There’s been a lot of talk lately about the rising cost of education. Public college tuition keeps rising 2-3% faster than inflation, and many young people view education as a sort of Intellectual Medicare that should be available to all who want it, regardless of cost. At the same time, self made men like Mark Steyn are a rarity. Is education getting out of reach?
Not at all. The problem is separating “education” from formal education or credentialism. If all you want is information and educational resources, education has never been cheaper or more accessible. Type “partial differential equations” into YouTube and see what you come up with; you’ll have access to hundreds of videos from professors and laymen, many who compete for viewers with the perfect explanation and illustration of separation of variables. MIT was one of the first schools to put much of its course resources online with its OpenCourseWare, and Stanford’s engineering department is doing the same (Stanford Comp. Sci. prof. Mehran Sahami is better than any professor I had in college, and his Programming Methodology videos have 100,000 + views). I actually prefer online classes to live classes, since I can slow the video if I get lost or need time to think about something.
It isn’t limited to YouTube videos and Wikipedia. You can go on Amazon and eBay and find old editions of textbooks for less than $10. I was only homeschooled for a year or so, but from talking with the parents of homeschooled kids, resources keep getting better and better every year. The bottom line is: if you have access to a computer and internet connection, and all you want is educational resources, things have never been better.
There still is something to credentialism. Many jobs require some sort of college degree, and “I read a textbook in my free time” probably won’t get you far with the check box approach of human resources departments. I think a partial solution, and one discussed a bit in Charles Murray’s Real Education, is qualification tests (the link takes you to the relevant section on Google books). Currently four states allow you to take the bar exam by taking an apprentice position, rather than going to law school, though it’s a rarity; the great Calvin Coolidge did this. And we do it for accountants with the CPA exam and for engineering contractors and consultants with the FE and PE exams.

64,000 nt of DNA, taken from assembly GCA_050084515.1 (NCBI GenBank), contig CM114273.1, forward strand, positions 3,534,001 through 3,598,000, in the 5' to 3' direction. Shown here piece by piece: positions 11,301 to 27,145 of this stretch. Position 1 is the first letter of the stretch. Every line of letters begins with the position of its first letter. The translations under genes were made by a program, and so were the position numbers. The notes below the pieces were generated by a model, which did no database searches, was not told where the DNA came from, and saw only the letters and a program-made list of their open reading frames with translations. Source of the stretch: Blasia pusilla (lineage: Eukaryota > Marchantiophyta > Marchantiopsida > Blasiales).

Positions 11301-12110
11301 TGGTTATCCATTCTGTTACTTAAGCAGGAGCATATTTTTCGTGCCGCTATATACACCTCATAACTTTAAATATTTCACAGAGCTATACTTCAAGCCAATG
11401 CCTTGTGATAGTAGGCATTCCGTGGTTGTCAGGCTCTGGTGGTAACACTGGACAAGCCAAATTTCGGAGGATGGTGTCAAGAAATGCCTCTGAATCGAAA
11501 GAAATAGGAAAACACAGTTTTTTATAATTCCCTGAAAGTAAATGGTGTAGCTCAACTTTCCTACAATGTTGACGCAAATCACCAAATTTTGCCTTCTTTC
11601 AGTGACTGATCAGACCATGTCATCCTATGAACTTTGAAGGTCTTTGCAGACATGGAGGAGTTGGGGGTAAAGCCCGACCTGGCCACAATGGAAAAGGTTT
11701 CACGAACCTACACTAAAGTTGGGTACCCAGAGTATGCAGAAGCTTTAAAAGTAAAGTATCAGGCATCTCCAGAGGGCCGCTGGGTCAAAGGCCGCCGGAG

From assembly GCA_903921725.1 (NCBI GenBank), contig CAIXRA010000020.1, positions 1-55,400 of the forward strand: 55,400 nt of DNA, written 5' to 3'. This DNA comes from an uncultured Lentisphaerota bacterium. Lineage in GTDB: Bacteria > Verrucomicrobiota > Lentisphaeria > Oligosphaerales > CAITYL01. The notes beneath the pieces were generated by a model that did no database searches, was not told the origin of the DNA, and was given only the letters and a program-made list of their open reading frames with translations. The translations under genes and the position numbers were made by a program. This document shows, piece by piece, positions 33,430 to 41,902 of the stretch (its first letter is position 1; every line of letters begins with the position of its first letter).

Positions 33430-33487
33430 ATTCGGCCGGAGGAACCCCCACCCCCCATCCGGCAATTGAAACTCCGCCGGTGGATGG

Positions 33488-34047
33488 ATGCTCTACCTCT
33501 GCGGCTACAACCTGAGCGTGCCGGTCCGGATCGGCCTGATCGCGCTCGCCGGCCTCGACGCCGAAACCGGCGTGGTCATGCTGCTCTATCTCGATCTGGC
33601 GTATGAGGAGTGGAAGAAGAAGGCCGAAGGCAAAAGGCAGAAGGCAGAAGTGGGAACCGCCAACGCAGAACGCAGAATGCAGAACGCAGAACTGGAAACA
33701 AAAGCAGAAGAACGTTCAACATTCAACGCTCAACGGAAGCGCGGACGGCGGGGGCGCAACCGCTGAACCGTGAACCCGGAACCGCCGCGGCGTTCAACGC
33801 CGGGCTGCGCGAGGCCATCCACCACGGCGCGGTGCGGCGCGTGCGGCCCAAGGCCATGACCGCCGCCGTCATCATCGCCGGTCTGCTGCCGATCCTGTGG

There are problems with qualification exams. You can teach to the test, and often skills just can’t be tested, though I would also then question whether they could be taught in a classroom. As the Institute for Justice has shown many times, regulatory agencies can deprive people of their livelihood through meaningless certification programs, and I would hate to see a trend develop encouraging more of these. Nevertheless, I think if you sold employers on comprehensive tests that could test a minimal level of knowledge in lieu of a college degree, you could bring about reform. The biggest hurdle would be selling this to employers, and they may need to be the ones initiating the effort.
As to the people that can’t teach themselves: I don’t know. I’m a firm believer that anyone who loves knowledge, can stay disciplined, and knows where to look for information, will be fine in this age. We still view education as having other people teach you, which is a problem; at the college level you teach yourself, and a teacher is just another resource, along with textbooks and tutorials.
Overall, the combination of qualification tests and cheap information could provide a pretty solid alternative for those learners that have the ability and motivation to learn on their own. So here are my questions to Ricocheteers:
- Are free educational resources a path to deflating or even popping the undergraduate education bubble?
- Could qualification exams be the answer to phasing this out?
- Do qualification exams run the risk of making us a certification society?